Why Not the Guillotine?

Leslie Stahl of 60 Minutes, interviewing Ninth Circuit Appeals Court Judge Alex Kozinski about methods of execution for criminals who have been sentenced to death, was appalled.  “The guillotine!?”  She was shocked.

How rude of Judge Kozinski.

The United States, the only developed nation that still has a capital punishment, has a big problem.  Hanging is messy and unreliable.  The electric chair is messy and unreliable.  Firing squads are messy and unreliable.  Cyanide is reliable, but messy.  The gas chamber– apparently– is horrifyingly messy and inefficient.  All the methods are imperfect.   The solution seemed to be drugs.  One to sedate.  One to paralyze.   And then one to stop the heart.   No muss, no fuss.  The death penalty is saved!

The problem is that the drug used to paralyze the victim may have give the deceptive impression that the victim was not suffering.  It has been learned that, in fact, the patient may be suffering tremendously, but we can’t know it because the body has been paralyzed.  There have been patients who were administered this drug for an operation who remained conscious but unable to move or speak during the surgery.  They described the experience as excruciating.

So what Stahl objected to, clearly, was the messiness of it; the repugnance of a murder that looks like murder.  This is precisely the mentality that has led to the disaster of capital punishment in the U.S.  Let’s do it in a tidy, antiseptic way that that doesn’t offend those who like to pretend they are virtuous, decent, morally upright persons but still want to kill.

Let’s find a picturesque way to murder.

Yes, drugs: he will just fall asleep, forever.






Consider a different well-studied scenario: the ultimatum game. In this setup, two players must decide how to divide a resource. One gets to propose a split, the other can accept the offer or reject it. If the offer is accepted, each gets his share specified by the proposal. If the offer is rejected, both parties receive nothing. The economically rational solution to this game is to offer as little as possible, and accept any offers that are made. When humans play this game, however, they frequently make offers that are more equitable and often reject those that are unfair. Such rejections are often interpreted as punishment aimed at enforcing fairness.  From Here.


In my personal experience, people prefer spite.


Trump’s Place in History

This article explores the meaning of Trump’s presidency in terms of a historical cycle of ideologies and their deaths.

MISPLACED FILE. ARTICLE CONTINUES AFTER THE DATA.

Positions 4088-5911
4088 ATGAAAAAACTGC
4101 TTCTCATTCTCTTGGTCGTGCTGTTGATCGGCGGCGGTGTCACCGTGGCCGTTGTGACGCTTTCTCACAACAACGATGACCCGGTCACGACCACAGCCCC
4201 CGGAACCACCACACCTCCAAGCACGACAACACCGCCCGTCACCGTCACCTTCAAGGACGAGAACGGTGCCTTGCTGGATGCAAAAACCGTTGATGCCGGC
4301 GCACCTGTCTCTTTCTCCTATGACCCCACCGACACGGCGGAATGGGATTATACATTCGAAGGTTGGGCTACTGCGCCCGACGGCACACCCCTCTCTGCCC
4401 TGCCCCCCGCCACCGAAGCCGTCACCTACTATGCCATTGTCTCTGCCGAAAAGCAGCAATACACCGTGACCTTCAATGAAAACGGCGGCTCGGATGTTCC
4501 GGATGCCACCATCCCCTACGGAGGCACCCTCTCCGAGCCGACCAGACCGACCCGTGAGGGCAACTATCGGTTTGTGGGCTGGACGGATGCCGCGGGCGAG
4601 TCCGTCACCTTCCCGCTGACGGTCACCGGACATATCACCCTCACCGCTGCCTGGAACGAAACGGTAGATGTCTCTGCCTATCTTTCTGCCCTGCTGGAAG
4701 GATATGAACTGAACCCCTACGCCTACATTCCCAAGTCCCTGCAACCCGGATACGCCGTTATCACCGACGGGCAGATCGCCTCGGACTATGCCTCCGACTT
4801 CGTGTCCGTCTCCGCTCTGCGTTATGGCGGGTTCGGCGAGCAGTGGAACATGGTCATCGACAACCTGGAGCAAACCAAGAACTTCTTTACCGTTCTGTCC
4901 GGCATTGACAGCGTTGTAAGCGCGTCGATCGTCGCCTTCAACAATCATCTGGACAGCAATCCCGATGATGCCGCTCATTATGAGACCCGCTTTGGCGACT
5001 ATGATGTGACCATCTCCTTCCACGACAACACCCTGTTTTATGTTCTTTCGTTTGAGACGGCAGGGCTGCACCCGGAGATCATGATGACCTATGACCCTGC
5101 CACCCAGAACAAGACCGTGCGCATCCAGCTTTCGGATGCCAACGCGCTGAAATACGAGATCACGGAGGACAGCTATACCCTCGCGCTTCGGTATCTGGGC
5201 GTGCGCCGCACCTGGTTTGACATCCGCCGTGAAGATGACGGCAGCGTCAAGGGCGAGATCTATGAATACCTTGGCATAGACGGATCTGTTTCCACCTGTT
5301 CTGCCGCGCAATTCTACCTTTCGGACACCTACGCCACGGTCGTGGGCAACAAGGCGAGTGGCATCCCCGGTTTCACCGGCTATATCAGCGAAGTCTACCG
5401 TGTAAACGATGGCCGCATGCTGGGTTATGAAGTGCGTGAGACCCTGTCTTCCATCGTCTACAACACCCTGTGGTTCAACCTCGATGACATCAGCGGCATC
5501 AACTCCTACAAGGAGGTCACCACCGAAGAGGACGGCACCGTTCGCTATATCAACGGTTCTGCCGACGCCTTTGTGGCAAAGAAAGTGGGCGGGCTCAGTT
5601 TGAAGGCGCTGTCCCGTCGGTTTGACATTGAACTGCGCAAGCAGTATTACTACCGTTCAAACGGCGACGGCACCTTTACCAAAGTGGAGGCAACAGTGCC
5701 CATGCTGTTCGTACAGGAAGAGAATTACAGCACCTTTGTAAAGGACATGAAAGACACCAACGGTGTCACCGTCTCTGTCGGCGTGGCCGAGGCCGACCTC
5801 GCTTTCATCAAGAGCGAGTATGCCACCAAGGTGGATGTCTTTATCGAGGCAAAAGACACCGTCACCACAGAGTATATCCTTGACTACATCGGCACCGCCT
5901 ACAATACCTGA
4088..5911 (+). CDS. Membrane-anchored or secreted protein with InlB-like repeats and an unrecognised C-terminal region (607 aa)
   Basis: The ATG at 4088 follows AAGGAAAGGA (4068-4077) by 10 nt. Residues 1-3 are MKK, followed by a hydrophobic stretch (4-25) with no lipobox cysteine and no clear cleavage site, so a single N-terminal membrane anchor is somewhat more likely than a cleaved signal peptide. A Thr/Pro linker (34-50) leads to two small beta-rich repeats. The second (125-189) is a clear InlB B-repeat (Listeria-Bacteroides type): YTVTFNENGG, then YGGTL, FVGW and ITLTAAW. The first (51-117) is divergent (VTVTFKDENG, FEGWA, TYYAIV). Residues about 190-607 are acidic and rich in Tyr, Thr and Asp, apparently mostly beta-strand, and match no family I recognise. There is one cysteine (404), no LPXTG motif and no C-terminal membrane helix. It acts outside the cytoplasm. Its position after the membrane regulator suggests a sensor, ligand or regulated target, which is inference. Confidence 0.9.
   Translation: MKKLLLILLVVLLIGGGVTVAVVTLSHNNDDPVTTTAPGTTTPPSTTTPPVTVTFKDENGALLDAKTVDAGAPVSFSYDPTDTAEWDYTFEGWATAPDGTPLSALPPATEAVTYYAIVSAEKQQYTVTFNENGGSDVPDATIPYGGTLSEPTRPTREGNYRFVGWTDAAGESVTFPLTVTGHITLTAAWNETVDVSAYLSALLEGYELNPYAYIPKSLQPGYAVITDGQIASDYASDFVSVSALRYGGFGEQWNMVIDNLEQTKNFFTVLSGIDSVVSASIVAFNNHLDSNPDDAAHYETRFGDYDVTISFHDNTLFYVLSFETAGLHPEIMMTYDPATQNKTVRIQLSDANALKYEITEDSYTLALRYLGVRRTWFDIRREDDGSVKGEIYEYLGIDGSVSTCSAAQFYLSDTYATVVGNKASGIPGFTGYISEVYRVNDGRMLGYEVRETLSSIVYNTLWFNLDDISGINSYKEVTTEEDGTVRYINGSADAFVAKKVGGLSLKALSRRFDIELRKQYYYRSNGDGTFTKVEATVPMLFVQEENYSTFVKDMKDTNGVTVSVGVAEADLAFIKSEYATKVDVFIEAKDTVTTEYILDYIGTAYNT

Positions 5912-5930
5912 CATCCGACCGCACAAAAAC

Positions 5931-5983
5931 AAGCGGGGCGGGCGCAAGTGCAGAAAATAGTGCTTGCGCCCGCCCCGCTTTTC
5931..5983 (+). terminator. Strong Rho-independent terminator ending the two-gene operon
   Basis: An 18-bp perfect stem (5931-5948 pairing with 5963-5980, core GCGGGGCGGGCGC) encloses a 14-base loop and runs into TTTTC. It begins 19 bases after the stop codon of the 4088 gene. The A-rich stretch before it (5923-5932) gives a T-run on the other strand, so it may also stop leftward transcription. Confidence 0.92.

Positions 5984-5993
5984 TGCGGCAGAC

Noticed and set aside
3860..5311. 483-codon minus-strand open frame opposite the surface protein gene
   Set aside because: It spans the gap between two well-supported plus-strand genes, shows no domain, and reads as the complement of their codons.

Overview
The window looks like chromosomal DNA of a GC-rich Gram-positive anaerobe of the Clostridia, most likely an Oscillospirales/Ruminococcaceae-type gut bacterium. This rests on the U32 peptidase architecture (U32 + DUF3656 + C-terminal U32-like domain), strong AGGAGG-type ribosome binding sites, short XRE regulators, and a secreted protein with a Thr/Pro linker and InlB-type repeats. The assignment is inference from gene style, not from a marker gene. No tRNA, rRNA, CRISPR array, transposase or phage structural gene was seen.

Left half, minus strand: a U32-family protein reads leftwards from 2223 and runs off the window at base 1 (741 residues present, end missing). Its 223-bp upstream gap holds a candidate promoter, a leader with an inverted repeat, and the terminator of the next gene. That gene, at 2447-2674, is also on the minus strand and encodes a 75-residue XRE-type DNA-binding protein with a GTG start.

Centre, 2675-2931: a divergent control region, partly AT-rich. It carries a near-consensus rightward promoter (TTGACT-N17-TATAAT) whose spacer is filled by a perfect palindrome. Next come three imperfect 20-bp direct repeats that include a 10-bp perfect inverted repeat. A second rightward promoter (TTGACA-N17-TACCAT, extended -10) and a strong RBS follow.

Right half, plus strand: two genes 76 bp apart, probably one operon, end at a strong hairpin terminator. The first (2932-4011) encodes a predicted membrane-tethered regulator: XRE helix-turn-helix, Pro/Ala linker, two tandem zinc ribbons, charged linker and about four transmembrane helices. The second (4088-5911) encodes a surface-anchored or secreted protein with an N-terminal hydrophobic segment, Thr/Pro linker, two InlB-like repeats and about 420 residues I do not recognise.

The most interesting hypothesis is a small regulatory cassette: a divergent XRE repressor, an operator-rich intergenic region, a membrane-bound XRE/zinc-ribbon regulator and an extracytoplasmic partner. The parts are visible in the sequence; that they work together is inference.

Mike Spence tells students at Liberty University that they face oppression and “shunning” because of their Christian beliefs:  you poor privileged white middle-class babies!

He is right about one thing there: smart, educated people will not have much respect for people who willfully embrace a fantasy about the nature of the world, about our physical reality, about angels and demons and evil spirits and floods and miracles.   Yes, he is right.  I am one of those condescending people he is talking about.  I think that if you believe the leaders of the evangelical church in America when they tell you that there are witches and evil spirits and that science is a lie and that Adam and Eve were real, singular human beings who lived 5,000 years ago and ate an apple from the tree of knowledge of good and evil, then, yes, I don’t have much respect for your intelligence.

How do you understand this kind of language from the Republicans?

Imagine yourself sitting in your living room with your spouse. You look up from your iPhone and say, “honey, I just want you to know that I fully expect that you’re going to cheat on me. Probably steal my money. You’ve probably already cheated and lied to me. But that’s okay, because I’m pretty happy with who I am. I’m worth it.” And the wife, who has never cheated or lied even once, looks over and thinks, “I think I need to leave this relationship… now.” Because she is pretty sure that he’s laying the ground work for something and it won’t be nice. And he looks over and says, “I’ll bet you’re even thinking about it now, aren’t you?” And she says, “yeah, I kind of am.”

In other words, he is being disingenuous.  He would feel better if she did cheat on him, because his estimation of his own value, his own virtue, depends on his condescending attitude towards his wife.  In the same way, that Mike Pence feels he is a better human being, even though he’s not being mocked for his “virtue”, but for his credulousness.

Dear Evan Hansen